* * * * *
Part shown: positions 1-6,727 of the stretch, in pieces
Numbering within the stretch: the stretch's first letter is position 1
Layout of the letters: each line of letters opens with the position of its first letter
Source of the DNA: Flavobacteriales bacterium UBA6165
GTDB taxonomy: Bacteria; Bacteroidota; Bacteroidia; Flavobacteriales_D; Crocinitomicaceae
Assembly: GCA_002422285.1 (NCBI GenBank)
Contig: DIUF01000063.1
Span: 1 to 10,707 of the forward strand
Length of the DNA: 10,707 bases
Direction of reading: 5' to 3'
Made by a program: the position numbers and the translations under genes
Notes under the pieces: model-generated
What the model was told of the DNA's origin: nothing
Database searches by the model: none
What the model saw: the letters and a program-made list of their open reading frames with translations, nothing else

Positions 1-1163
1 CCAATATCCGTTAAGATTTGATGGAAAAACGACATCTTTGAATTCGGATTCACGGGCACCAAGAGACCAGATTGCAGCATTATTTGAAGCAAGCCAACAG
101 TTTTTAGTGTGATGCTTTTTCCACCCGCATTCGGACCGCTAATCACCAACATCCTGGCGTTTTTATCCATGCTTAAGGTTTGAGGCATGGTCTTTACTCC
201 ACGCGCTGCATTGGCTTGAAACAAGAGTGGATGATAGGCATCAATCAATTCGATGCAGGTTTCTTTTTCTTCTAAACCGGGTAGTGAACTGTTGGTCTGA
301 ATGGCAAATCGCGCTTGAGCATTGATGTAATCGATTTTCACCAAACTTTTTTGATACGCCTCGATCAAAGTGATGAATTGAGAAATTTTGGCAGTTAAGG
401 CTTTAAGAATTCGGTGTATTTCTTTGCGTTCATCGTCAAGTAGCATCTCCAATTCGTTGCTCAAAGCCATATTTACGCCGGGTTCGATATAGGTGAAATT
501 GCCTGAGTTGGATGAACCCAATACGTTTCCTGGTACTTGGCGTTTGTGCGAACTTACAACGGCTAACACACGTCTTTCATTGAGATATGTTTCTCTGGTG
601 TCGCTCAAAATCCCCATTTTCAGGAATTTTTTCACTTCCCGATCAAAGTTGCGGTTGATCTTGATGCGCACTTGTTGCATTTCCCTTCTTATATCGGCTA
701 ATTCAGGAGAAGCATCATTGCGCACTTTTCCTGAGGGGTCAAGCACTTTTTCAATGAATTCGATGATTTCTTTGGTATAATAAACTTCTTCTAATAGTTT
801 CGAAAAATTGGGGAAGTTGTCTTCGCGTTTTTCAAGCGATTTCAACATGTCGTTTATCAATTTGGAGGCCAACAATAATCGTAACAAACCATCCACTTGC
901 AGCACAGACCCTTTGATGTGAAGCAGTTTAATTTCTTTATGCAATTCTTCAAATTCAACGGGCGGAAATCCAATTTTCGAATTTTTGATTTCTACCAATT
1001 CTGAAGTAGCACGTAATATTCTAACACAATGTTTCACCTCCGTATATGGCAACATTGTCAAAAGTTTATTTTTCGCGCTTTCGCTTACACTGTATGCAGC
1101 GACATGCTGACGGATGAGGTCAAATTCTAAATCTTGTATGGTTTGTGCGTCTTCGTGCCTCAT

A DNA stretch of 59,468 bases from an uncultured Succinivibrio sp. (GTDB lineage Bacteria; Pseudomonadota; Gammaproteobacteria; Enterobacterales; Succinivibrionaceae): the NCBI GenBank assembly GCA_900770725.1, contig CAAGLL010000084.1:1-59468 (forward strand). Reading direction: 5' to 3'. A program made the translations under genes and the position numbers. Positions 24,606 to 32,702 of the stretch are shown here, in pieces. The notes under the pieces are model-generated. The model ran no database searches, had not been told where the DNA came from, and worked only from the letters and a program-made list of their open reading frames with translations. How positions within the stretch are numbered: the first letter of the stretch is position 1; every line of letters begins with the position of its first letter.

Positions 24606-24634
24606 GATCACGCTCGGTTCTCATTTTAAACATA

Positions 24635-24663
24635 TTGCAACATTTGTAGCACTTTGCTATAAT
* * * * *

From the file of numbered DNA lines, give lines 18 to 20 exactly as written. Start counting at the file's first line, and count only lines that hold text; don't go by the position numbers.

101 TTTTTAGTGTGATGCTTTTTCCACCCGCATTCGGACCGCTAATCACCAACATCCTGGCGTTTTTATCCATGCTTAAGGTTTGAGGCATGGTCTTTACTCC
201 ACGCGCTGCATTGGCTTGAAACAAGAGTGGATGATAGGCATCAATCAATTCGATGCAGGTTTCTTTTTCTTCTAAACCGGGTAGTGAACTGTTGGTCTGA
301 ATGGCAAATCGCGCTTGAGCATTGATGTAATCGATTTTCACCAAACTTTTTTGATACGCCTCGATCAAAGTGATGAATTGAGAAATTTTGGCAGTTAAGG